WAYNE COUNTY, W.Va. (WSAZ) -- Local schools and law enforcement are stepping up protection to handle emergencies after shootings and gun threats across the nation in recent months.
Wayne County Sheriff’s deputies finished a week of SWAT training on Friday by going through active shooter drills to prepare for the worst situations.
While the goal is to prevent threats and shootings from happening in the first place, Wayne County Sheriff Greg Farley said they also train to react and respond quickly if an emergency does happen.
“We may not be present should an individual show up at a school to do an atrocity like that, but we will be responding quickly and may be able to prevent it from happening,” Farley said.
Ten of his deputies are going through SWAT training, which includes active shooter drills, in order to deal with emergency situations like December’s mass shooting at Sandy Hook Elementary School in Newtown, Conn. Farley said Wayne County has been fortunate enough to avoid gun violence in the past.
“We've had one incident, a couple years ago at Wayne High School where a gentleman was arrested outside the building with a shotgun,” Farley said. “But we have not had any forced entries or terroristic acts inside our schools.”
When incidents involving guns or threats happen in other areas of the country or the state, Farley said his department often deals with “copycat” threats.
Sgt. Stafford Poff is among the men getting trained as a tactical officer. He said they deal with active shooters differently now than they did before recent school shooting tragedies.
“We took our time, [it] was meticulous,” Poff said. “Now, if you know where the threat is, you know that there's someone actively shooting inside, you go straight to the threat."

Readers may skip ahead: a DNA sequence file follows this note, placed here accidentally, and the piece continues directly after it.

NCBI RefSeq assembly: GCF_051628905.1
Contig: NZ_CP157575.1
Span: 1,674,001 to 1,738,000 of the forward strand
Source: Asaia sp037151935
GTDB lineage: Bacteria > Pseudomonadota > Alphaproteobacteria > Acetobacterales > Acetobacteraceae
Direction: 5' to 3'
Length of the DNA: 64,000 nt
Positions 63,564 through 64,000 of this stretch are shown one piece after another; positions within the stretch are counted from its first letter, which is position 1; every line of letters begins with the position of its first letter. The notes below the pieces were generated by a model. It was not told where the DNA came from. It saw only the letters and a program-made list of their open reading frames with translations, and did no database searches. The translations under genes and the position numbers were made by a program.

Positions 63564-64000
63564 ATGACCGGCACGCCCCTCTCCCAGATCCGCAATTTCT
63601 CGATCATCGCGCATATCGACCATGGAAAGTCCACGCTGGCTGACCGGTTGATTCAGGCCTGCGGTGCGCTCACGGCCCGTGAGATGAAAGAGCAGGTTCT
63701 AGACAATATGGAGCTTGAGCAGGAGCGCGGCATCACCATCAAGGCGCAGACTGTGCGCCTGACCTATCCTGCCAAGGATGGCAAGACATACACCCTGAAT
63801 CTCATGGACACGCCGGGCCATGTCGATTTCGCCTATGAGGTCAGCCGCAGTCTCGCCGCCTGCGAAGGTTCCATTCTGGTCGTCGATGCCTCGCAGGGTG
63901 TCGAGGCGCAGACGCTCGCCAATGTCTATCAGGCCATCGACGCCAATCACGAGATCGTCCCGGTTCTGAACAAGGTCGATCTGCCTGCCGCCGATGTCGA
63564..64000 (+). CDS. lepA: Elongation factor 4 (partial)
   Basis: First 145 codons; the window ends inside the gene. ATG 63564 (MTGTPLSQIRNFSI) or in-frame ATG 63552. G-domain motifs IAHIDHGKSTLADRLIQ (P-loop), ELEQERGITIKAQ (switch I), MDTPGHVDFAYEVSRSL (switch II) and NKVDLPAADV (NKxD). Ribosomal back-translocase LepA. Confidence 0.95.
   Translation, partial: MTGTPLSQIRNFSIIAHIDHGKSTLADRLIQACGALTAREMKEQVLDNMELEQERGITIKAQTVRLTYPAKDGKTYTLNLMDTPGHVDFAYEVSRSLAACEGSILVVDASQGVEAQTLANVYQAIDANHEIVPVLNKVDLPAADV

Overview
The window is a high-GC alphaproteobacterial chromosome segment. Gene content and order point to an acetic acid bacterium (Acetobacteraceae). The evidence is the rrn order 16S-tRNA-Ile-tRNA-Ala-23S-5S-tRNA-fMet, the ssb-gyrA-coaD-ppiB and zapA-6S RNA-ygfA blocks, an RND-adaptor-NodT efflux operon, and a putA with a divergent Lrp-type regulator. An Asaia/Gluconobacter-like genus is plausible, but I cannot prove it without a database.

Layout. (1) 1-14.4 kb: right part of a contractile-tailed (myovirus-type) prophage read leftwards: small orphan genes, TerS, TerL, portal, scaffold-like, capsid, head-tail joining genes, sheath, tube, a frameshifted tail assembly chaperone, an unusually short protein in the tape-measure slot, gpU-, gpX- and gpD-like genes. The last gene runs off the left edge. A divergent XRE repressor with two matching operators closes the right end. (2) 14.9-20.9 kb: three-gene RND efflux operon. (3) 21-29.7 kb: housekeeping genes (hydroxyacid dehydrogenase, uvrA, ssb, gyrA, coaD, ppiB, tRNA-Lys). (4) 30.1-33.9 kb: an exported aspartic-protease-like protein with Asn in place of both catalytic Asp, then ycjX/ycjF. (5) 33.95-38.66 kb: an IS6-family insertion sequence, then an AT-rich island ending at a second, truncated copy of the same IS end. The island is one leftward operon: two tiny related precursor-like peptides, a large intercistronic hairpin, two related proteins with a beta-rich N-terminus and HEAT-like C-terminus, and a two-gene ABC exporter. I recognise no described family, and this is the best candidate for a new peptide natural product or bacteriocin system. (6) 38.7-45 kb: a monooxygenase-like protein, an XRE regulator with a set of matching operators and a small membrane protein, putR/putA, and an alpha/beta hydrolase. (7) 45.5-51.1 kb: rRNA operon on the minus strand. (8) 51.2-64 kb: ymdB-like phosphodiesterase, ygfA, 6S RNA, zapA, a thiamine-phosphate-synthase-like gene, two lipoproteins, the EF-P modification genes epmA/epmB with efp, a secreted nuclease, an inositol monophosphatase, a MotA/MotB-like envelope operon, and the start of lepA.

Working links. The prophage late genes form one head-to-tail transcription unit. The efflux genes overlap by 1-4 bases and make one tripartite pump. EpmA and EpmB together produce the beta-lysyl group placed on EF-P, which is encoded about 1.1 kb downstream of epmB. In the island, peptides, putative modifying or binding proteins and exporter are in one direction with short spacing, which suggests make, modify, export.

Wayne County Schools, like others in the area, have police officers who visit the schools regularly to keep tabs on what’s going on. Farley said his deputies are familiar with the district buildings and are simply upgrading their training.
“We worked last year with a contractor that blue-printed our schools and gave us the necessary information we need for points of entry,” Farley said.
To make the active shooter drills more realistic, blanks are used as ammunition. One of the guns the department uses is a semi-automatic weapon.
“I'm sure it's not real life,” Poff said. “But it's probably about 50 or 60 percent stress level of what they would actually be under in the real situation.”
Poff said the training will be beneficial for situations in the county that don’t take place in the school setting.
“This type training, even though today we're in a school and it's active shooter, these officers can use this same training when they're going to a house and there's a burglar alarm and they're clearing a house,” Poff said.
The deputies being trained as tactical officers can step in and help when they respond to a scene that would normally require SWAT officers, Poff said. That means a threat can be eliminated by detaining a suspect immediately, without waiting up to 45 minutes for SWAT officers to arrive.
“Whoever gets here, you're going in [and] trying to eliminate the threat as quickly as possible,” Poff said.